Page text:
Finance and banking sectors are said to “go well” with blockchain, but what about manufacturing? Can it too benefit from decentralized computing?
At least one company thinks that is the case and is launching a peer-to-peer network to connect clients with manufacturers of all sizes. This, they claim, will prevent bottlenecks in production by mapping out manufacturing capacities around the world.
The name of that platform is Productivist, and it aims to create an “open, global and free alternative” to the relocations and heavy investments many firms and individuals in the manufacturing sector are facing.
Connecting the dots…
Productivist is not just about software; the company is also working on a smart device that connects manufacturing tools to the blockchain so that users can keep up with progress on orders and spare capacity. As a result, it would (or could) become less expensive to source the right manufacturing expertise.
The system generates a shortlist of candidates once an assignment has been accepted; it uses a number of factors to do that, including the project’s technical requirements, the deadline, as well as a manufacturer’s availability and reputation. From there, each provider could bid for work, with Productivist selecting the winner on behalf of the client.
The information of this process is recorded on a smart contract and then used to generate a score for manufacturers between 100 and 1,000, with higher ratings enabling clients to reduce the risk of low-quality results.
Productivist’s goal is to revolutionize the manufacturing process and make minimum order quantities a thing of the past. At the same time, it believes the same setup will involve environmental advantages because it would be easier to find local manufacturers, thus reducing a project’s carbon footprint.
As part of those plans, the company will create a new protocol and build an ecosystem around it. It will also provide an application programming interface (API) and a software development kit (SDK) so that manufacturers could create their own decentralized production services.
In addition, the platform will include a software layer to protect companies’ intellectual property. Productivist will safeguard sensitive information through “highly innovative applications,” and — for instance — stream sensitive files from its smart device directly to a 3D printer. No files to deal with.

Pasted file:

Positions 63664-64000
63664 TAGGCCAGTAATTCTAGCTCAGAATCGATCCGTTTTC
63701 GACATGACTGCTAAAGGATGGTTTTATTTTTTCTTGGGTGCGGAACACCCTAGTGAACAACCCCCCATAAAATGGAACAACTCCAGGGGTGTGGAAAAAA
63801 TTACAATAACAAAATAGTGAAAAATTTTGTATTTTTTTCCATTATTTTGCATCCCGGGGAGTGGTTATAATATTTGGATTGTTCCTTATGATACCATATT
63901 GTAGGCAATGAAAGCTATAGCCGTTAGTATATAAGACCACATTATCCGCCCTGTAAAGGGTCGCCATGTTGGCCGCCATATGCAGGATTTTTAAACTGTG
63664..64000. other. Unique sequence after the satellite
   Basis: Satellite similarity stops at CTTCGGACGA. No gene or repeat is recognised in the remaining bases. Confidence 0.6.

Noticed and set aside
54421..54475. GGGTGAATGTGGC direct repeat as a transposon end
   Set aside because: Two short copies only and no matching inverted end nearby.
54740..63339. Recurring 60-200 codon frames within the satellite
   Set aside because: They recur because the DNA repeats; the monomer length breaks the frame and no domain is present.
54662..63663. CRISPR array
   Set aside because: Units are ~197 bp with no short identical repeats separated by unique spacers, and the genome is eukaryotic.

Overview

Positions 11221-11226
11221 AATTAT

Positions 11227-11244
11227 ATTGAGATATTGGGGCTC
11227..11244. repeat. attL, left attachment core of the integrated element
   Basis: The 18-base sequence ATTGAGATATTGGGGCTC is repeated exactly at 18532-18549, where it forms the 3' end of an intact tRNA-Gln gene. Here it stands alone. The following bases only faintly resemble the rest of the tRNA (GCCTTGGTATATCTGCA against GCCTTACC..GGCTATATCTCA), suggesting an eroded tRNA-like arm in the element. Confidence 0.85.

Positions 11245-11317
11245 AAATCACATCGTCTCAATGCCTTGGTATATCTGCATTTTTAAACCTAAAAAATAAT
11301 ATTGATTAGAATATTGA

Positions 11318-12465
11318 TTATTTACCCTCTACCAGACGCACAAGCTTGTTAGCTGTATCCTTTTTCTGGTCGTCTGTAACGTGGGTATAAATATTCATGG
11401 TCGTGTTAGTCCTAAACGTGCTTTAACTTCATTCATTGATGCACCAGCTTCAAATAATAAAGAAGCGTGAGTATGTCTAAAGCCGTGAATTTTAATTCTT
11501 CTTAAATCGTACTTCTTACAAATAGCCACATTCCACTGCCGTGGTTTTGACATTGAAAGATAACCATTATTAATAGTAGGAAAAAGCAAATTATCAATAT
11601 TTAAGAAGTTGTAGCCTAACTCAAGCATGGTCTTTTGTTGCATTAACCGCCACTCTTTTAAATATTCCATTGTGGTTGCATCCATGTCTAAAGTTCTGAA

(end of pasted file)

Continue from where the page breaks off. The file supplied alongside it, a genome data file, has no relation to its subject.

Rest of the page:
An experienced team…
The Productivist team, based in France and Dubai, is well versed in manufacturing novelties, having previously launched FreeLabster – a collaborative network that links the owners of 3D printers with prospective clients. Since 2016, that project has managed to attract 3,000 firms and individuals who are willing to offer their resources for industrial and private projects.
The new platform is building from there, and is currently counting some 10,000 3D printers, which ensure fast response times — it generally takes three minutes before clients receive an offer from a “FreeLabster.” The company says orders are generally turned around in 48 hours.
Furthermore, Productivist has also forged five major partnerships, one of them with Boulanger, which is one of France’s largest retail chains.
Productivist will also have its own (crypto)currency, ProducToken or PROD for short, which will be used to deliver “smoother transactions at lower costs.” These tokens will be offered to manufacturers when they register their capacity on the platform, and later on – they will also be able to use ProducTokens to buy new equipment at a discount.
As many other tokens, this one is also based on the ERC20 standard, which makes it “liquid and tradable on all exchanges.”
Productivist will start with the earlier mentioned FreeLabster service that will be migrated onto the Productivist blockchain by the first quarter of 2019. In the meantime they also hope to have the beta version of the smart device by the end of the year.
To fund all this, Productivist is organizing a public offering: pre-ICO ends on May 15th, after which a five-phase ICO kicks in and will last until July 31.
According to the Accenture research, companies in the industrial equipment sector could save $1.6 billion if they embraced autonomous robots, artificial intelligence, 3D printing, big data and Blockchain technology. Another study, by Grand View Research, indicates the smart manufacturing market will have a value of €325 billion ($395 bln) in just seven years time.
So yes, Productivist does sound like a promising project…